Our Research

We have a wide ranging interest in soil and environmental microbiology. Some of our key research areas are outlined below.

The soil microbiome

Our soils are teeming with microbial life! These microbes carry out many essential functions that are critical for sustaining life on the planet. Despite their importance we know relatively little about them. It’s been estimated that we have only identified about 1% of soil microbes to date. However, new research techniques including ‘omic’ technologies are offering a window into the life beneath our feet, and hitherto unattainable insights into microbial community composition and function. We’re interested in investigating what constitutes a healthy soil microbiome and how this knowledge can be used to inform agricultural management strategies.  We’re using new technologies to identify the microbes and pathways that underpin functions related to productivity, nutrient cycling and carbon sequestration. In addition, we’re investigating the effect of management, environmental and edaphic factors on the soil microbiome.

Nutrient cycling

Microbes are the main drivers of nutrient cycling in soils, and essential for providing plants with key nutrients they need to grow. They transform nutrients from unavailable forms into plant available forms and can very effectively scavenge nutrients for plant partners in nutrient limiting soils. They are the main recyclers of organic material and several important nutrient cycling processes are carried out exclusively by microbes. Their activity is also a critical determinant of nutrient losses from soil to air and water. The focus of our research is on harnessing the natural capacity of soil microbes to provide nutrients for plants, while at the same time limiting environmentally deleterious losses. We aim to understand the organisms and pathways involved in important nutrient cycles (incl. N,C and P) to predict when nutrients will become available and to manage soils in such a way as to link nutrient transformations to plant growth requirements.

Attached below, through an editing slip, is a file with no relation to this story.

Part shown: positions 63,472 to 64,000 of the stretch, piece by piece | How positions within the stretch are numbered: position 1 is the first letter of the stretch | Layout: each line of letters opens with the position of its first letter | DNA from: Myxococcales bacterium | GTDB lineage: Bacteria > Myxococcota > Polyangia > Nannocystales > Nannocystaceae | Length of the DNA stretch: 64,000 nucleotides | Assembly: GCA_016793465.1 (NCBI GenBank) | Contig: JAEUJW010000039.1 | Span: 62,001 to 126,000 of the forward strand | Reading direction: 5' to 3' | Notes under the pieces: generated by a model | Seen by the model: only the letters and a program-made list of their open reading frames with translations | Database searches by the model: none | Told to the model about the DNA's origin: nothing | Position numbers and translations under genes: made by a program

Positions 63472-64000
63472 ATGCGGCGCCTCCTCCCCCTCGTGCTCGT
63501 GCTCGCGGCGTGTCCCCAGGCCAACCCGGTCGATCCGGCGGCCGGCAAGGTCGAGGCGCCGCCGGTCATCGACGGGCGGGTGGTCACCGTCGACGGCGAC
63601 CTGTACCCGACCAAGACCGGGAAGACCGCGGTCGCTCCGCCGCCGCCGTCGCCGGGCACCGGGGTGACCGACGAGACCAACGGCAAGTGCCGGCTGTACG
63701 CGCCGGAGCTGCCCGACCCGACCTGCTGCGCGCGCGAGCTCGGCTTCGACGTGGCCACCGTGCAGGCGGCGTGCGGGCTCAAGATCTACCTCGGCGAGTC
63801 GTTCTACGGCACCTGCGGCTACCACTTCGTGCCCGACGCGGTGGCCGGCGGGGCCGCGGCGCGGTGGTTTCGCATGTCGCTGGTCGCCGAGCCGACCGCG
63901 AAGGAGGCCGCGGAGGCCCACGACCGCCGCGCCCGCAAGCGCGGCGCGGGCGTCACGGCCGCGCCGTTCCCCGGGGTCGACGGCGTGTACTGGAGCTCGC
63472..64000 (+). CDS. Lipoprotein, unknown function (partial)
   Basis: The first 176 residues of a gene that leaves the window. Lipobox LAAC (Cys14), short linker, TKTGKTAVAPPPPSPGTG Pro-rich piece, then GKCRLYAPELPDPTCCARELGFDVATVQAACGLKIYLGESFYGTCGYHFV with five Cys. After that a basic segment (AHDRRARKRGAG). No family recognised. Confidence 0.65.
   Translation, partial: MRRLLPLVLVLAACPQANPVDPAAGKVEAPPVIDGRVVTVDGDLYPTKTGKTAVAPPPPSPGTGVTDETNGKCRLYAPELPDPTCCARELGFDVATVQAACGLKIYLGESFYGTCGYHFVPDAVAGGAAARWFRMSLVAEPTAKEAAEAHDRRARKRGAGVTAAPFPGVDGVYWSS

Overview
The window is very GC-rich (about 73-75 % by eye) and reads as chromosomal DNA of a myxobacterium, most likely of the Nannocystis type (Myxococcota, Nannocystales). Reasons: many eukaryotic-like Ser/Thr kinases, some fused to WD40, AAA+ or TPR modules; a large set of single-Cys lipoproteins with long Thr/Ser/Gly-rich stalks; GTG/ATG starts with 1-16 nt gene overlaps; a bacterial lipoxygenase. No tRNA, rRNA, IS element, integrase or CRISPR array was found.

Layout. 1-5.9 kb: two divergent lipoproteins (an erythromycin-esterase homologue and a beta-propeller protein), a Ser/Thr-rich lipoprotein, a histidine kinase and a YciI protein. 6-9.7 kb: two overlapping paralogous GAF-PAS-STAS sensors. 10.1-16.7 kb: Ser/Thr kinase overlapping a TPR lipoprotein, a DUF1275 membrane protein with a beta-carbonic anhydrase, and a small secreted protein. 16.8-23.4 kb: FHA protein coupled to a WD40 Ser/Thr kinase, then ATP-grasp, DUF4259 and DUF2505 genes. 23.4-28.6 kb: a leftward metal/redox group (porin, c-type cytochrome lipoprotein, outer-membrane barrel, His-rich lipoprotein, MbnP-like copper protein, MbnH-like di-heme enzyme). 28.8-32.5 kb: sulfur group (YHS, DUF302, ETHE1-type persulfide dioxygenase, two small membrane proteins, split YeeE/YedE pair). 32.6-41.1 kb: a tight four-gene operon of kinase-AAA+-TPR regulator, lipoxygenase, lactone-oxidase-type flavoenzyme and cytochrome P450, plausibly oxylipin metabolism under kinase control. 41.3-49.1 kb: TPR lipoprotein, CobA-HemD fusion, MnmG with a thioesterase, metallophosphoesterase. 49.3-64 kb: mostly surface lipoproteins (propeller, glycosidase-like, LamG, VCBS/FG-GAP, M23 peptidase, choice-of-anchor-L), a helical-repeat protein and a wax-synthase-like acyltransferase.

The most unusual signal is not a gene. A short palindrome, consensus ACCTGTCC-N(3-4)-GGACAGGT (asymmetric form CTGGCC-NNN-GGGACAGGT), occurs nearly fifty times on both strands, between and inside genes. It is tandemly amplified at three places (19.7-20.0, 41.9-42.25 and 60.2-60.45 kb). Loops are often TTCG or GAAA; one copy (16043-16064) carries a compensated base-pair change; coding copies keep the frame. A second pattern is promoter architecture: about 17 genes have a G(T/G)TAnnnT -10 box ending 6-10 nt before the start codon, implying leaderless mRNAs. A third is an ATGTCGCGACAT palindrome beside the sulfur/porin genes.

Mediating greenhouse gas emissions

The imperative to substantially reduce greenhouse gases (GHGs) that contribute to climate change is a major global challenge. From an agricultural perspective, the necessity to reduce nitrous oxide (N20), methane (CH4) and carbon dioxide (C02) emissions is likely to constrain food production into the future unless more efficient practices can be devised with reduced gaseous losses. As GHGs result from microbial processes, insights into functioning of microbial communities offer a unique opportunity to mitigate emissions while increasing farming efficiency. We investigate the microbial communities responsible for the production of N20 (denitrifiers, nitrifiers) in soils and manures, with the aim of identifying regulators of each pathway and potential mitigation options. We are also interested in identifying land management options favouring C sequestration in soils.

Plant-soil-microbial Interactions